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Yavniah and Einah, an uncle and his niece
Photos: Dor Lubton, Hila Shiloni and Alona Meshulami
Religious LGBTs photographed with family declare: We no longer feel alone
'We are the flesh and blood of the religious community,' says Helen Albom, during a photo shoot with her son's partner. 'The world will be a better place when parents accept their children as they are.'

Dozens of religious lesbians, gays, bisexuals and transgenders (LGBT), along with their families, took part in a new campaign aiming to raise awareness and acceptance or religious LGBTs.

 

 

The campaign is titled, the Beautiful Faces of our Loved Ones, Women and Men who Wish Us Well with a Loving Heart, Who Held Us Tight when We Told Them Who We Are. It includes the photos of a mother and her son, an uncle and his niece, a grandmother and her grandson, a brother and sister, and of best friends. Their photos will be shown on billboards in time for the Jerusalem Pride parade in August, whose theme this year is LGBTs and Religion.

 

Religious LGBTs chanting a call for love and acceptance at the Jerusalem Pride parade   (Video: Eyal Liberman)

סגורסגור

שליחה לחבר

 הקלידו את הקוד המוצג
תמונה חדשה

שלח
הסרטון נשלח לחברך

סגורסגור

הטמעת הסרטון באתר שלך

 קוד להטמעה:

 

The campaign was spearheaded by the gay religious organization Havruta (Friendship), in cooperation with other organizations from the gay religious community, such as the religious lesbian organization Bat-Kol (Voice), the religious tolerance organization Shoval and the LGBT center Jerusalem Open House.


Elik and Yafa Auster, a grandmother and her grandson (Photos: Dor Lubton, Hila Shiloni and Alona Meshulami)
Elik and Yafa Auster, a grandmother and her grandson (Photos: Dor Lubton, Hila Shiloni and Alona Meshulami)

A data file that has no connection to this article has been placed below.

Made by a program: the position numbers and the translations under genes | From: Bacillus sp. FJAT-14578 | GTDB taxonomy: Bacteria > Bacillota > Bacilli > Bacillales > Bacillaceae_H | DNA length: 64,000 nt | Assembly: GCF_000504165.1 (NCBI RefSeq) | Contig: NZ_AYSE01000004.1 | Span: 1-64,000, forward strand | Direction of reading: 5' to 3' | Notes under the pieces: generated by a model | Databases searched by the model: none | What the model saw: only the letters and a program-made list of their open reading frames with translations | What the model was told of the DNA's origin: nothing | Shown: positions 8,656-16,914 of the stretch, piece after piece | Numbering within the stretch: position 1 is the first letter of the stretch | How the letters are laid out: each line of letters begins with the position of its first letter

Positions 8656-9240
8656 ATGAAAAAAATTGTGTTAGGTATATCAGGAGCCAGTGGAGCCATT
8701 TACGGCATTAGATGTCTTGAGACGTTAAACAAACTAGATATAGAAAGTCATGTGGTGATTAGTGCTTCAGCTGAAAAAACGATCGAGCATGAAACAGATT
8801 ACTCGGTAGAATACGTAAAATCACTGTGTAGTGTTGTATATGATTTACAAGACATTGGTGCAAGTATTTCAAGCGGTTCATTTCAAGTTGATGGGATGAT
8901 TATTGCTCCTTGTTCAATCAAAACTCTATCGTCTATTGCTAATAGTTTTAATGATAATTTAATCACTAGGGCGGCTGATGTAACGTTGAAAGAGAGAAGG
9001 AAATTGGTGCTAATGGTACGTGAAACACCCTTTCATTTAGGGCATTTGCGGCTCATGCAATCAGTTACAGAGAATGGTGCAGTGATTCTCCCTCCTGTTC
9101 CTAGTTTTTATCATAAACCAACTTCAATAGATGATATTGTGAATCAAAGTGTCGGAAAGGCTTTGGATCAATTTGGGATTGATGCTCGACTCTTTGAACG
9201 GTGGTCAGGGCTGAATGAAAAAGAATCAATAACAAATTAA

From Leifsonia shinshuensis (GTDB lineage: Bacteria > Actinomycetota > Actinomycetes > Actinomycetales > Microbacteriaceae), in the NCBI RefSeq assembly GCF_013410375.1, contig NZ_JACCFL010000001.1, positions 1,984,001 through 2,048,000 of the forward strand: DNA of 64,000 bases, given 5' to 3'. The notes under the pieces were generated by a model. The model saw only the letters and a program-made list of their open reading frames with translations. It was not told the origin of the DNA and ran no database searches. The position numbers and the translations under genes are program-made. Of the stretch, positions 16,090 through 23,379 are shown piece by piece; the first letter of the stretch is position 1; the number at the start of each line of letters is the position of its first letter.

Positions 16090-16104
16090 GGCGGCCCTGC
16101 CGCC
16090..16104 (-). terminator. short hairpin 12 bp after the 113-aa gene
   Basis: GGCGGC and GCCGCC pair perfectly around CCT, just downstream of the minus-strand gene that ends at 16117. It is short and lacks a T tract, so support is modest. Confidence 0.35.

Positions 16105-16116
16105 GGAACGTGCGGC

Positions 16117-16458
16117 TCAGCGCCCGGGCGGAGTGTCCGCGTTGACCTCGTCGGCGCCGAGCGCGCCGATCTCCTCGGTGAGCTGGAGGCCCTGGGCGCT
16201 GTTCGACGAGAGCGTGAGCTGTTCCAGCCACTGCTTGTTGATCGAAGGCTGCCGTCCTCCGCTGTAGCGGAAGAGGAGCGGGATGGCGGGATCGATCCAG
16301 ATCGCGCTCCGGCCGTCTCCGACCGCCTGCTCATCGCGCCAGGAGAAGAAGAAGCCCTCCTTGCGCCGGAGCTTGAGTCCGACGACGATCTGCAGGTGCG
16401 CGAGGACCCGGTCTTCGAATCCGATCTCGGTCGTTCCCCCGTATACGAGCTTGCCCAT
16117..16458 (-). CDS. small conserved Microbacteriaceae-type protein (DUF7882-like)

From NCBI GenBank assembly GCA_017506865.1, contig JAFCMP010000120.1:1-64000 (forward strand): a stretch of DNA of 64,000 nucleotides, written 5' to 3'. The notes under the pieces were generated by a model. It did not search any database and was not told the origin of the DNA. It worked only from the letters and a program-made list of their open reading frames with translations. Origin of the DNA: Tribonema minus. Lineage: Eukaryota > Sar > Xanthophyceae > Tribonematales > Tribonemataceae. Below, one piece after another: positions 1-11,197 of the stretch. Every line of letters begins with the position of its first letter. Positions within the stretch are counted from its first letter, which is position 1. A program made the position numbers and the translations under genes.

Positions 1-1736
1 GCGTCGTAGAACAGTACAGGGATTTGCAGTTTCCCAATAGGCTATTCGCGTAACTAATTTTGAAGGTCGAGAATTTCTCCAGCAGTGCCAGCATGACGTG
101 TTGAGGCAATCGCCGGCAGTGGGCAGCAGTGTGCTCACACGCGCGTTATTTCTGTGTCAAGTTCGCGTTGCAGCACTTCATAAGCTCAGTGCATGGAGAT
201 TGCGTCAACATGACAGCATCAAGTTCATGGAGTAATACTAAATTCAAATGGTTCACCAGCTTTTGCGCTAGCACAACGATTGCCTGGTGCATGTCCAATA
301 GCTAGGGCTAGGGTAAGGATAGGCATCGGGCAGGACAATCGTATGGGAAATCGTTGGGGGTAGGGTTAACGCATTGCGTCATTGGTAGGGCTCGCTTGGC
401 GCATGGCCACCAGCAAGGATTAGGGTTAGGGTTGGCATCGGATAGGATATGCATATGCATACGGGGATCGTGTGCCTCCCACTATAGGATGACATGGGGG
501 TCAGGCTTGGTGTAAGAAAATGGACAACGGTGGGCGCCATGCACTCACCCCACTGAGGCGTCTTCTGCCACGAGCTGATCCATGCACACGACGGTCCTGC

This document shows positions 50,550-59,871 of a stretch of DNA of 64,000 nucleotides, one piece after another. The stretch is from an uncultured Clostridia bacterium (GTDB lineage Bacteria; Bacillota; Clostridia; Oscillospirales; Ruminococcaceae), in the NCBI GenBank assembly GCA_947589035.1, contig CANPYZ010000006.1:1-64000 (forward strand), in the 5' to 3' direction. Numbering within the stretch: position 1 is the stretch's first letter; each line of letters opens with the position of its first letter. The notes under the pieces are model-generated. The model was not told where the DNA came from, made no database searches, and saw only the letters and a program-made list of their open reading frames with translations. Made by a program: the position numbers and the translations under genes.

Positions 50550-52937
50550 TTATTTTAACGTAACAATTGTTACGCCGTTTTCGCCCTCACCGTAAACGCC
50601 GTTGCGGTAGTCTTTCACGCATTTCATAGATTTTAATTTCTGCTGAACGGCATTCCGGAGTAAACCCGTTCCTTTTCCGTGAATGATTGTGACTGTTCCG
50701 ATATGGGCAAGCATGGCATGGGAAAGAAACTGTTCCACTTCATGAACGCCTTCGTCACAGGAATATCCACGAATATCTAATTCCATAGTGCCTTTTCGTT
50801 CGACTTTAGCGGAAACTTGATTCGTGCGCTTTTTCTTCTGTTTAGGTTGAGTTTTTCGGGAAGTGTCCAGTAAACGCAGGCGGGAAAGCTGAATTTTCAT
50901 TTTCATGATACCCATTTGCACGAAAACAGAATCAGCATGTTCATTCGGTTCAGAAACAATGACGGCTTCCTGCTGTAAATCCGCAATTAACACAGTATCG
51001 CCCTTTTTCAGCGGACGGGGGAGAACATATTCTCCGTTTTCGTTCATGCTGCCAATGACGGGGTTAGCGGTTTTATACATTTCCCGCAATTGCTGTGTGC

"I may not love enough to announce my love, but other than that I say what I want," stated Yafa Auster, who was photographed with her grandson, Elik.

 

"A big part of why I'm religious today is because of her," added Elik. "My grandmother's stories have become part of my own, linking me to the larger story of the People of Israel. The world will be a better place with people prefer grandmothers over ideology."

 

Helen and her son's partner, Yair
Helen and her son's partner, Yair

 

"'The world will be a better place when parents accept their children as they are," said Helen Albom, the mother of Chaim, who defines himself as gay. Helen decided to be photographed with Chaim's partner, Yair Strauss. "The Blessed G-d created them, and we have to believe in Him and accept this with love. Because everything comes from G-d and it is all for the best.

 

"The world will be better society realizes that the Blessed G-d doesn't make mistakes. We were all made in His image, and we want a life of truth and happiness out of the belief that the Lord loves us," added Strauss.

 

The campaign asks its participants the same list of questions. It is a continuation of last year's campaign, which included religious LGBTs publicly identifying themselves as such for the first time.

 

Though many in today's religious community do not accept its LGBTs members or the Pride parade and other LGBT events, in the past Jewish communities did show some level of acceptance toward its LGBT members, and saw same-sex inclinations as a natural human occurrence.

 

Helen answered one of the questions presented to her by saying, "I'll never forget the delicious yeast cake he (Yair—ed) brought me when he came to visit me with Chaim for the first time." She added that "I wanted to tell him that I was so happy he is my son's partner, because I could see the positive connection between them. That I was happy for them."

 

Havruta Chairperson Daniel Jonas said that "this campaign is another step in recognizing religious LGBTs. We came to show that we have the growing support of our families and the communities in which we live.

 

"Even if we could be ignored, our families, friends and those who surround us cannot be. We are flesh of their flesh, (as well as) the flesh of the religious community." Jonas added that this year's theme in Jerusalem, of LGBT and religion is "an opportunity to once again call out loudly, 'We're here, and we're not going anywhere!'"

 

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